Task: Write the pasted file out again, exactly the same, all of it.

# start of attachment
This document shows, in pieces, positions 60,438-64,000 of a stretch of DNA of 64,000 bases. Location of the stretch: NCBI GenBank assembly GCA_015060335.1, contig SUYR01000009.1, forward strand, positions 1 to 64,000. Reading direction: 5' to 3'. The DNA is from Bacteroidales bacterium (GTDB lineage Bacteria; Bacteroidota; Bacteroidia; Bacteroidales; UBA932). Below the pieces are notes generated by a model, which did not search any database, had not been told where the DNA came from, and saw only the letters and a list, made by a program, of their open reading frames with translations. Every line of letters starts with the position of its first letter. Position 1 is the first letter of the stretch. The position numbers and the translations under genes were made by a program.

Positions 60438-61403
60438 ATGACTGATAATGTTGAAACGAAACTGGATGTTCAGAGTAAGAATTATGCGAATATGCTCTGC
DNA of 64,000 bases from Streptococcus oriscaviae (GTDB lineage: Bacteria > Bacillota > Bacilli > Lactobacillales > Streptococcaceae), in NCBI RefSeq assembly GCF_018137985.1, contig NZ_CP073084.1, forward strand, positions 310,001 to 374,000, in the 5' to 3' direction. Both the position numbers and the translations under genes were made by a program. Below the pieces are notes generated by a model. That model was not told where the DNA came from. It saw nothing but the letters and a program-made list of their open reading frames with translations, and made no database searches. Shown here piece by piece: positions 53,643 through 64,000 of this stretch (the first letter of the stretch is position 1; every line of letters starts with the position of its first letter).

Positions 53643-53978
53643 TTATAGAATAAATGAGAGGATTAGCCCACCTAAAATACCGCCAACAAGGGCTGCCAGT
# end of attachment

This document shows, in pieces, positions 60,438-64,000 of a stretch of DNA of 64,000 bases. Location of the stretch: NCBI GenBank assembly GCA_015060335.1, contig SUYR01000009.1, forward strand, positions 1 to 64,000. Reading direction: 5' to 3'. The DNA is from Bacteroidales bacterium (GTDB lineage Bacteria; Bacteroidota; Bacteroidia; Bacteroidales; UBA932). Below the pieces are notes generated by a model, which did not search any database, had not been told where the DNA came from, and saw only the letters and a list, made by a program, of their open reading frames with translations. Every line of letters starts with the position of its first letter. Position 1 is the first letter of the stretch. The position numbers and the translations under genes were made by a program.

Positions 60438-61403
60438 ATGACTGATAATGTTGAAACGAAACTGGATGTTCAGAGTAAGAATTATGCGAATATGCTCTGC
DNA of 64,000 bases from Streptococcus oriscaviae (GTDB lineage: Bacteria > Bacillota > Bacilli > Lactobacillales > Streptococcaceae), in NCBI RefSeq assembly GCF_018137985.1, contig NZ_CP073084.1, forward strand, positions 310,001 to 374,000, in the 5' to 3' direction. Both the position numbers and the translations under genes were made by a program. Below the pieces are notes generated by a model. That model was not told where the DNA came from. It saw nothing but the letters and a program-made list of their open reading frames with translations, and made no database searches. Shown here piece by piece: positions 53,643 through 64,000 of this stretch (the first letter of the stretch is position 1; every line of letters starts with the position of its first letter).

Positions 53643-53978
53643 TTATAGAATAAATGAGAGGATTAGCCCACCTAAAATACCGCCAACAAGGGCTGCCAGT